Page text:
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Is horse riding still a hobby reserved for the rich?

The prospect of owning a horse is exciting but there are a number of important considerations that will need to be taken into account.

By LLM Reporters  |  June 30, 2022
Young rider woman on bay horse in the autumn park at sunset

Having long been a popular pastime amongst the aristocracy and with horseback sports like polo known to be favoured by the royals, horse riding is a hobby that for many years, was out of reach for all but the wealthy – but in 2022, riding schools are easily accessible and offer lessons for a reasonable price so that those without their own animals have the chance to partake and learn the skill, too.

Nevertheless, owning and keeping a horse remains costly, and the kind of pure breeds many seek to buy come at prices only the top one percent of the population can afford. A quality dressage horse, for example, can easily set buyers back upwards of £50,000, with Totilas – a 17.1hh black Dutch Warmblood, and the most expensive ever sold, fetched an eye-watering £11 million. Race horses, meanwhile, are a similarly extravagant purchase, particularly if you want one that is ready to take to the track – with a £60 million price tag not unheard of for the very finest.

Of course, splurging on a horse itself isn’t the only expense associated with the sport. Then, there’s all of the equipment – from tack and rugs to grooming gear – that generally needs to be bought to participate and to care for your animal.

With all of this in mind, it’s perhaps little wonder that equestrianism, whether as a leisure activity or a sport, is still most widely undertaken by the prosperous. If you’re considering investing in a horse so that you can start to learn the skill, too, then these are some things to set aside some spare funds for to ensure you get the most out of it.

Livery or field rent

Two bay polo pony's in wooden stable
For those who don’t have their own land for their horses to be housed on, livery is one of the largest costs associated with owning one

For those who don’t have their own land for their horses to be housed on, livery is one of the largest costs associated with owning one. In rural areas, many farms include stables and fields where you can pay to keep your horse, with additional facilities including a schooling arena, tack room and jumping courses to practice on. Many include additional services like muck removal within the fees, but if you’re eager to have someone care for your horse when you’re not there and get them ready for you when you want to come and ride, then it’s worth also considering investing in a groom.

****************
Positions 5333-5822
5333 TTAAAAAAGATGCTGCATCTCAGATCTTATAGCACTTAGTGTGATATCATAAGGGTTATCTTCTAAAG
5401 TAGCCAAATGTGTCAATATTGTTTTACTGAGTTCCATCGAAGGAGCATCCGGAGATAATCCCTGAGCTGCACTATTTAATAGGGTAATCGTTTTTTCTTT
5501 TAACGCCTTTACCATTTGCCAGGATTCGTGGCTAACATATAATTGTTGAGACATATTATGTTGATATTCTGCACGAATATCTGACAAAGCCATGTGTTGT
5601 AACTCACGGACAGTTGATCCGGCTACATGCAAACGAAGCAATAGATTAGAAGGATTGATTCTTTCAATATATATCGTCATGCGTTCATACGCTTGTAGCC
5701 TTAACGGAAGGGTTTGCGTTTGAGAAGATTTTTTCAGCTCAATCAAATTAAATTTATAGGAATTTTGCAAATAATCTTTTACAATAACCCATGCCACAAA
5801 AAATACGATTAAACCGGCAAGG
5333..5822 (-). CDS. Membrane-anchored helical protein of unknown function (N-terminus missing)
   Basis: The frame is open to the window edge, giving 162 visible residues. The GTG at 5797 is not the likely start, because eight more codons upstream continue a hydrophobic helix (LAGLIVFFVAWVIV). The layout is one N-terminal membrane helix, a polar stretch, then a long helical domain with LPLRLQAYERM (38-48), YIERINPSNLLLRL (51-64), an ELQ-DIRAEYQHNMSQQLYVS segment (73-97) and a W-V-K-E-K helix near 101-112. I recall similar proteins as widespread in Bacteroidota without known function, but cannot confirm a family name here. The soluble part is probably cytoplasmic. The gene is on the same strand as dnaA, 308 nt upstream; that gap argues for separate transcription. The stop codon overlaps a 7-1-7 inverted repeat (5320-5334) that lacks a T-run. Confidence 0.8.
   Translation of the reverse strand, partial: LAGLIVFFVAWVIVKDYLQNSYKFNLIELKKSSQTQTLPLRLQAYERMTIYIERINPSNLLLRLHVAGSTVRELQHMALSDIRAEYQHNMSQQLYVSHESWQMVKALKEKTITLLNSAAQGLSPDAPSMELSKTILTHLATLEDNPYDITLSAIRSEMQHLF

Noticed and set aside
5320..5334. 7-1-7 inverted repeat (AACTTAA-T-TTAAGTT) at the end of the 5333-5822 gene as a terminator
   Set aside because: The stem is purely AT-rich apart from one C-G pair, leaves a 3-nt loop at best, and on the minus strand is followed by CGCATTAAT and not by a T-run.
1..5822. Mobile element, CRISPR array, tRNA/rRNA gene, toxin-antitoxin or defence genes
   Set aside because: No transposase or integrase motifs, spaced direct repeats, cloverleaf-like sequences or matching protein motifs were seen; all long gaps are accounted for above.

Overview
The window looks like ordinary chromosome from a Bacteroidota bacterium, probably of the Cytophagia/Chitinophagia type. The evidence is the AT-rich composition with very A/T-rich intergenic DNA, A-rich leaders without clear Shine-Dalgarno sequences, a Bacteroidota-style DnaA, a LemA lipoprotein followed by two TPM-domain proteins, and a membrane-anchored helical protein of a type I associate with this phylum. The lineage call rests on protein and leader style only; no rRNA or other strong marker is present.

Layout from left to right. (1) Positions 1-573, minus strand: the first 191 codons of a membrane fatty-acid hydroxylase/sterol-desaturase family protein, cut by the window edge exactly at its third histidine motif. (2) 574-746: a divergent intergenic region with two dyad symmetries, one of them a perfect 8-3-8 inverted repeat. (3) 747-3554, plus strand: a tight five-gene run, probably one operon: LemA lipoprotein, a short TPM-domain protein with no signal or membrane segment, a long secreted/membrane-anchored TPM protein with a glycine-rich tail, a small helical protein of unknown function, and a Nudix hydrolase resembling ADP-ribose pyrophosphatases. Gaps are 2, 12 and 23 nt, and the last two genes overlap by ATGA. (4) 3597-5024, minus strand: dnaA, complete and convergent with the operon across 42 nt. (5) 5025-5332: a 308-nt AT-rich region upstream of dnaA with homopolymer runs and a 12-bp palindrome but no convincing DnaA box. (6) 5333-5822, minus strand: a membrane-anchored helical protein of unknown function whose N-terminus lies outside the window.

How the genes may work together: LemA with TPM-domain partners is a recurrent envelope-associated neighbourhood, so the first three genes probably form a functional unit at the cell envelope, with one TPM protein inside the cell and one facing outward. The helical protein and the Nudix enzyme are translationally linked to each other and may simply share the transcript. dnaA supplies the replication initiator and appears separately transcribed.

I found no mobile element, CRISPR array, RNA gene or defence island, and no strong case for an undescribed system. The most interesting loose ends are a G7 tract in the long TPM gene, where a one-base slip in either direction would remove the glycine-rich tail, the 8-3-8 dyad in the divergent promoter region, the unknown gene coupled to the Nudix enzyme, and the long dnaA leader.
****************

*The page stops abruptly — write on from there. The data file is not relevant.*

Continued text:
Grooms within the equestrian industry will provide maintenance and care for your horse to a high standard – but be sure to look for someone who is experienced in their line of work and ideally understands a thing or two about animal behaviour to ensure your horse is kept happy and well looked after at all times.

Joining clubs and associations

low angle view of handsome male equestrian riding horse at horse club
If you’re new to riding, or have years of casual experience and are only now purchasing a horse of your own, then joining a riding club is a great way to start off this new phase on the right track

If you’re new to riding, or have years of casual experience and are only now purchasing a horse of your own, then joining a riding club is a great way to start off this new phase on the right track. Not only does doing so make for a fun and more sociable experience, but it’s also advisable if you’re eager to progress in a competitive capacity and develop a sporting career in the field. Most clubs hold weekly events, which include regional and national qualifiers, as well as a varied range of different competitions spanning disciplines like show jumping, dressage and cross country, so if you’re keen to grow into abilities in any area of equestrianism, then make joining up a priority.

Organisations like the Event Horse Owners’ Association (EHOA) will also provide you with access to news and events you might otherwise miss out on. If you’re in Sweden, then be sure to check out Arabhast Vast at https://arabhastivast.se.

Vets fees, insurance and additional care

A young beautiful female vet inspects a white horse
Besides veterinary care and insurance, horses require regular visits from the farrier – even if they are unshod and are taking a break from being ridden

Annual flu and tetanus vaccinations are essential to ensure your prized horse remains healthy, and can easily cost several hundreds each year including the vet’s call-out fees. Should your animal fall ill or injure themselves, veterinary cre can prove eye-wateringly expensive, so be sure to take out a comprehensive horse insurance plan. The more valuable your horse is from a financial standpoint, the more important this is going to be.

Besides veterinary care and insurance, horses require regular visits from the farrier – even if they are unshod and are taking a break from being ridden. Hooves grow quickly, so need to be trimmed and balanced periodically, while shoes must be replaced every four to eight weeks.